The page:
To get a sense of how many individuals make up a wildlife population, researchers often put "camera traps" in the field. These have been used to capture photos of elusive wildlife, including cheetahs and leopards. Face-recognition software may be more efficient at counting elusive animals, such as this chimpanzee.
The face-recognition software works in concert with a program that sifts through images and picks out only the ones in which the animals' faces can be seen. The system was also equipped with machine-learning capabilities so the program could improve over time.
To help identify individual chimps, the new software also analyzes various noises each ape makes, such as drumming of their chests and threatening grunts.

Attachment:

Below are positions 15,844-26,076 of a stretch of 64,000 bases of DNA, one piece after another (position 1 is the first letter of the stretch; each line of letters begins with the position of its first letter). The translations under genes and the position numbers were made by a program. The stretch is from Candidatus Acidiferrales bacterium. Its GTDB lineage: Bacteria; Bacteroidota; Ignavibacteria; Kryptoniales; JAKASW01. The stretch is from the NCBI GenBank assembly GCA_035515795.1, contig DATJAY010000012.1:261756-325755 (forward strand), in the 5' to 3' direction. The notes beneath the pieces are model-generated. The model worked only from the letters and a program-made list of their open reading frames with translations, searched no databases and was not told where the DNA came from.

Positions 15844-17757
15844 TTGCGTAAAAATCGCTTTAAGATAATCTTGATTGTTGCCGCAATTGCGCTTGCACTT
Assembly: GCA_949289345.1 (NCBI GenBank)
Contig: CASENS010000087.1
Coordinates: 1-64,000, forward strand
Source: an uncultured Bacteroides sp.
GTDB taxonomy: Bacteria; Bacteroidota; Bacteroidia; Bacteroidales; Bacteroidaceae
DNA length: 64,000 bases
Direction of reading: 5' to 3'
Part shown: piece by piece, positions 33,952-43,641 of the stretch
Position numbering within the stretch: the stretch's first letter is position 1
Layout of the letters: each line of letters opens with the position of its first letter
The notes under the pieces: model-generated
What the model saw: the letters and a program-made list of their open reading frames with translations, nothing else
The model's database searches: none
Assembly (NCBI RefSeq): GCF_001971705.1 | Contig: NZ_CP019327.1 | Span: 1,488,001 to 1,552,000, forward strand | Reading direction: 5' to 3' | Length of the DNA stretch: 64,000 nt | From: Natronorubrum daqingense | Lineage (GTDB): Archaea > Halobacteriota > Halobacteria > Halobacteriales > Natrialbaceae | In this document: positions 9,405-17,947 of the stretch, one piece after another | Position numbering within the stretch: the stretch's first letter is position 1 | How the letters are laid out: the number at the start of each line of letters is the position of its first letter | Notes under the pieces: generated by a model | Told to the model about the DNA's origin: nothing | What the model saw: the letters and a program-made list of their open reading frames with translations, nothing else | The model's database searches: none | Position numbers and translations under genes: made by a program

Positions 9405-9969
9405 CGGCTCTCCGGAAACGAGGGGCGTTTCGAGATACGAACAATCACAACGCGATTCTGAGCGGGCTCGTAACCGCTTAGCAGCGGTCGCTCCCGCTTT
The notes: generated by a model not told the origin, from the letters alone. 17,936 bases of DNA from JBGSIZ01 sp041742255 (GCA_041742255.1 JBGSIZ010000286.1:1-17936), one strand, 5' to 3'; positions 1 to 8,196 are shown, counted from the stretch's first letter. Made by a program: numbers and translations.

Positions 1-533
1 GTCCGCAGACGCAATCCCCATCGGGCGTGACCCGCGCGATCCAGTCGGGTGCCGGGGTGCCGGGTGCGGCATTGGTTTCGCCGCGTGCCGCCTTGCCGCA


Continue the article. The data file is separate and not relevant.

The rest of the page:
With a group of 24 chimpanzees at Leipzig Zoo in Germany, the scientists achieved a facial recognition rate of 83 percent.
The researchers are currently working on ways to automatically recognize ape activity from video, such as walking, playing, grooming, eating, tool use and fighting. Here the face-recognition imagery is overlaid on the face of a gorilla named Bebe.
Here, the face-recognition imagery overlaid on the face of a gorilla named Gorgo, at the Leipzig Zoo in Germany.
The Gorilla named Gorgo at Leipzig Zoo.
The researchers have so far focused their efforts on primates such as chimps, gorillas and bonobos, but they hope to extend the system to other animals, particularly those with distinct markings, such as zebras, cheetahs and tigers. Here, the gorilla named Viringika with a young gorilla.